1

I have a Stored Procedure where I pass a value of 0,1,2.
0= no where 1= Duration >0 2= Duration =0

select * from Table where case when @duration =1 then Duration else 1 end >0

this works however i can't get the other values to work. I've tried 3 case statements but only the last one works.

How can I get a dynamic where statement to work for 3 values?

5

I wouldn't use a case statement. Just use boolean logic

select *
  from table
 where (@duration = 0)
    or (@duration = 1 and duration > 0)
    or (@duration = 2 and duration = 0)
  • Do note that this will cause a table scan if there are no other filtering/joining clauses. See other answers for alternatives using ad-hoc SQL. – David Spillett Oct 24 '16 at 8:19
3

Assuming I'm ready your question correctly, this should do the trick:

SELECT * FROM yourTable
WHERE (@whereType <> 1 OR Duration > 0)
AND   (@whereType <> 2 OR Duration = 0)

but be careful with this sort of construct if there table contains any significant number of rows: you will be forcing a table scan of yourTable unless you have other filtering clauses for which there are usable indexes.

Edit: Some will find Justin's answer clearer to read (the two acheive the same result), though I prefer to keep the OR clauses inside the brackets as I find the logic easier to follow especially when other filtering clauses are added. In either case the warning about index use and scanning holds.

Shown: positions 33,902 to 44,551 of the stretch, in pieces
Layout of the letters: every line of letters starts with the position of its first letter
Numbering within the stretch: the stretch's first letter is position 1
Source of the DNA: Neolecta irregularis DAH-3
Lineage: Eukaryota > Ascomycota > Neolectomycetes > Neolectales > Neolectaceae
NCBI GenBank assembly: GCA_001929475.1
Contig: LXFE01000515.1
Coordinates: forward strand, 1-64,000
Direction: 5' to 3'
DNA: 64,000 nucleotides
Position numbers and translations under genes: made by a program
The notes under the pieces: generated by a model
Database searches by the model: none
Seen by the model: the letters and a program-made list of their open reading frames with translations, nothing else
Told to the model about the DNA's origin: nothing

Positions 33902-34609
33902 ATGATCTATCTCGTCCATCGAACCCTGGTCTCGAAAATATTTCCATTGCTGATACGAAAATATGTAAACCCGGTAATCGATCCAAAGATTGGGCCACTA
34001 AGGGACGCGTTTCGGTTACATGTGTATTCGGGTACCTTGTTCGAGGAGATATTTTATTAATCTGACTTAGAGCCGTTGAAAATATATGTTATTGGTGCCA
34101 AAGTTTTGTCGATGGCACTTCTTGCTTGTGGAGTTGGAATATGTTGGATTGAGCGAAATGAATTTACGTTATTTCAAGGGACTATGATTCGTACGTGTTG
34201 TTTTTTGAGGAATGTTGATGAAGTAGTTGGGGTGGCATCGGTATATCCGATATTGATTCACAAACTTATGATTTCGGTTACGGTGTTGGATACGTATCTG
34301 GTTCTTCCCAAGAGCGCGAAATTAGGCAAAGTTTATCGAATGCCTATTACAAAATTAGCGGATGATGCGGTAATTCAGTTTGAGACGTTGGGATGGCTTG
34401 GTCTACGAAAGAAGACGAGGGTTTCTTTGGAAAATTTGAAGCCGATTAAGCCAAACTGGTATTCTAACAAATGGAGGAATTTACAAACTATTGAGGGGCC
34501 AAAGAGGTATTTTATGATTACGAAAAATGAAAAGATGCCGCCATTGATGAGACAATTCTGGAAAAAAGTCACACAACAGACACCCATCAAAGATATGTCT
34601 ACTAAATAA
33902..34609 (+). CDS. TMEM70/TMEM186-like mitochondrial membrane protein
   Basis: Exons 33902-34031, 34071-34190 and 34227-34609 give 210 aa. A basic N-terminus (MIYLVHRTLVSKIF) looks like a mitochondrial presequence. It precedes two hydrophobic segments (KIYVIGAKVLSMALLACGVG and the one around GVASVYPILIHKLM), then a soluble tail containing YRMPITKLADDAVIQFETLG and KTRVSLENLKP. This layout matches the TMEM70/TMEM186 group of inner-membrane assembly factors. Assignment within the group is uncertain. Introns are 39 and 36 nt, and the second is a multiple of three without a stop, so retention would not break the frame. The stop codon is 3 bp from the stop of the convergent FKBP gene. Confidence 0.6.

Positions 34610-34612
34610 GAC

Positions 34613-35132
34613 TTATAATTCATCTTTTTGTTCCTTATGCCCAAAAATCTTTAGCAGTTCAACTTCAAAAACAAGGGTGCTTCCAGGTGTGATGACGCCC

For Large Tables

Neither this or the other arrangement is suitable for large tables (as your comments suggests you have noticed) unless there are other filtering clauses that dramatically limit the amount of rows the dynamic filter acts upon.

Within a stored procedure you have the option of ad-hoc SQL via EXEC:

SET @SQL = 'SELECT * FROM yourTable '
IF @whereType = 1 THEN @SQL = @SQL + 'WHERE Duration > 0'
IF @whereType = 2 THEN @SQL = @SQL + 'WHERE Duration = 0'
EXEC (@SQL)

Be very careful with this pattern. You can easily open yourself to injection attacks (though this example doesn't) with ad-hoc SQL.

See the article mentioned in Andy's answer for a very detailed discussion of the options available and the issues (with regard to performance, maintainability, and security) you might encounter with each. Erland's other articles are very useful, thorough, and well written too, see http://www.sommarskog.se/index.html (the first one, regarding dynamic SQL, is relevant here too).

  • the table is very large, over 100gb per day. using this and the blow example is not allowing the results to come back. any other options? – Andre DeMattia Oct 21 '16 at 15:54
0

See the article "Dynamic Search Conditions in T‑SQL" from Erland Sommarskog at http://www.sommarskog.se/dyn-search.html

This explains in detail your options for dynamic searching and the performance implications of doing so.

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